"It really didn't pass muster and it stalled the deployment of wireless for a while because people could not trust it," said Kevin Walsh, director of product management for Funk Software, which makes authentication severs for WiFi networks. "(Crackers) could compromise information in minutes you really wanted protected for years."
Today, however, the advent of the more robust WPA-2 security standard and other ways of securing WiFi networks, has cleared the way for corporate deployments that won't be cracked in minutes, hours or days, said Walsh.
At Sun Microsystems, for example, CIO Bill Vass has set up 17,000 remote employees in the company's iWork program. They work flexibly by using WLANs that utilize tried and true SSL-VPN technology. A big benefit of this approach is it allows him to leapfrog the need to even think about the WPA-2 standards.
By sharing resources, Sun's iWork program saves the company $70 million in real estate costs and $3 million in annual electricity costs, he said, and it couldn't have been done without WiFi.
"We've mirrored our remote-connectivity wired network with our wireless network," he said. "It works extremely well because you are managing only one security infrastructure."
To accomplish this, Vass simply deployed an open wireless Internet connection throughout his facilities; in essence becoming a de facto ISP for his employees.
By using smart-card technology called JavaBadge employees simply log onto the open connection, which is no more secure than a Port 80 connection, and swipe their J-Badges through a reader. All the authentication necessary to log on the corporate network is contained in the card and the person's sign-on password.
Once logged in, employees can access Sun's corporate network from anywhere by initiating a SSL-VPN session. And since all of Sun's applications are hosted internally, its employee's desktops are accessible no matter where they log on.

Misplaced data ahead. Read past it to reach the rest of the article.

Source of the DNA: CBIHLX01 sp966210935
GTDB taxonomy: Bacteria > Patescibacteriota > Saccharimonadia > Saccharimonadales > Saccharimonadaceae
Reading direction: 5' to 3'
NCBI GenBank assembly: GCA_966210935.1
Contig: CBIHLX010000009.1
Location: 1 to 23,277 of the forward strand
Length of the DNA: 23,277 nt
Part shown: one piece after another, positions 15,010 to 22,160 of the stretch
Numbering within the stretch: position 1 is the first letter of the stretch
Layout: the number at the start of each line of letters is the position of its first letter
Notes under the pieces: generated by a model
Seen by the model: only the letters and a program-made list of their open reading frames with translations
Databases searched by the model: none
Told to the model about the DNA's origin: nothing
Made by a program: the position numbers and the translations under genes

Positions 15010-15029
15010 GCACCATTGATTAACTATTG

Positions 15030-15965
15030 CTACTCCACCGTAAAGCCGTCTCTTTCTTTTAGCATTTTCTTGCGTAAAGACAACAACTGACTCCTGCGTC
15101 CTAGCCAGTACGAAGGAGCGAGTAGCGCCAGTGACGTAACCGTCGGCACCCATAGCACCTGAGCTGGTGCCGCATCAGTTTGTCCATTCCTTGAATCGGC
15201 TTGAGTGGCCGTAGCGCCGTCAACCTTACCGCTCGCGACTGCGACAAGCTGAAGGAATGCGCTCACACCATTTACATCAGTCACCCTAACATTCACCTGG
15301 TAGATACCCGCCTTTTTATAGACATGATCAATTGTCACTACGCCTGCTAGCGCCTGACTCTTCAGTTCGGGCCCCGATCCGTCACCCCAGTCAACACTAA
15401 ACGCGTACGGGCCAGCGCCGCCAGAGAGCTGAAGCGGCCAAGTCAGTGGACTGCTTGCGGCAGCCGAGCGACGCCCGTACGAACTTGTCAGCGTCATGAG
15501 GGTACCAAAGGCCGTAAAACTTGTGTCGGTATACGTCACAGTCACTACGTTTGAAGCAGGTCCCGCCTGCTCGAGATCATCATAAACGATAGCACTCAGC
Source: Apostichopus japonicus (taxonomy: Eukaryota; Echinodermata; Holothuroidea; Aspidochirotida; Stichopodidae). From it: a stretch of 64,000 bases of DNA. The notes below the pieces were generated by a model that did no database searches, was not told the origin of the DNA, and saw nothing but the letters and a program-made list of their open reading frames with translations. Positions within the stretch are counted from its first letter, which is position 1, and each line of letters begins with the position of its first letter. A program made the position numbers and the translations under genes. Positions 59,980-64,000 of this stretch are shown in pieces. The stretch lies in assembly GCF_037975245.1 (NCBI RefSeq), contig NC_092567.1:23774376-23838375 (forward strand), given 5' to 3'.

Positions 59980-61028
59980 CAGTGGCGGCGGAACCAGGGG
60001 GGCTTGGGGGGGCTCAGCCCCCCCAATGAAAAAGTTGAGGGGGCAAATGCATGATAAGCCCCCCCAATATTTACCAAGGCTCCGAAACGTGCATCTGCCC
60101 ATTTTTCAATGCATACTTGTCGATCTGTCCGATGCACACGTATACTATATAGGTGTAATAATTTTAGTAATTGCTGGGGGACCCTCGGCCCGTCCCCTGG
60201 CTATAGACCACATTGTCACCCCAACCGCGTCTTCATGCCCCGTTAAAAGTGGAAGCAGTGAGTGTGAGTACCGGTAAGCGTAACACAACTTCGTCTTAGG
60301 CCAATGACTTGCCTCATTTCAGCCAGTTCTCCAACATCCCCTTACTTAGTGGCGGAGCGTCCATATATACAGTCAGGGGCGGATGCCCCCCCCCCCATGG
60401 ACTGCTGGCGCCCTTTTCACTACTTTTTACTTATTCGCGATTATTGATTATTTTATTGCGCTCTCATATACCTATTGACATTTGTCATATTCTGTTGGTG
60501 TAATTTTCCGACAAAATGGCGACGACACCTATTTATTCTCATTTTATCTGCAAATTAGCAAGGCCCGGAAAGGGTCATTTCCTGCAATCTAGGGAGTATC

"I would definitely agree with the Sun approach," said John Meyer, vice president of Engineering for VelociTel, a WiFi network design firm, "particularly for corporate users. If you really want protection, you need to set up a VPN. If you're worried about security, using a VPN -- particularly for remote locations -- is the way to go."
For CIOs concerned just with protecting an office environment and not hosting their employees' applications, WPA-2 is fine, said Meyer, since it protects the edge of the network and keeps unauthorized personnel from accessing your WLAN.
"If you're really only worried about mobility within your location, it would do the trick," he said.
Another plus of WPA-2 (and one just being explored today) is it can be used to secure hard-wired networks as well since it requires users to authenticate before being granted access to any aspect of the network, said Walsh.
Now that the security issues around WiFi have been dealt with effectively, said Vass, the potential savings that WiFi can bring to companies can start to be realized -- even for companies with well-established wired networks.
By switching over to a WLAN, companies can save on port management costs, for example. One access point that feeds 20 employees eliminates 19 ports. Or, in a production facility, for example, changing production lines can be accommodated much more easily,said Walsh.
"I've spoken with customers who are just thrilled to use wireless because they don't have a construction crew cutting through their network cables," he said.
Another plus your network admins will thank you for is they no longer have the same concerns about laying out floor space or expanding facilities. By using WiFi, CIOs can also earn the affections of employees in general because it makes their jobs easier, said Walsh. But WLANs do raise a new set of problems.
"The nuisance is, in the same meeting, now people are reading their email and doing something else while you are trying to keep their attention," Walsh said. "So there are some pros and cons to it."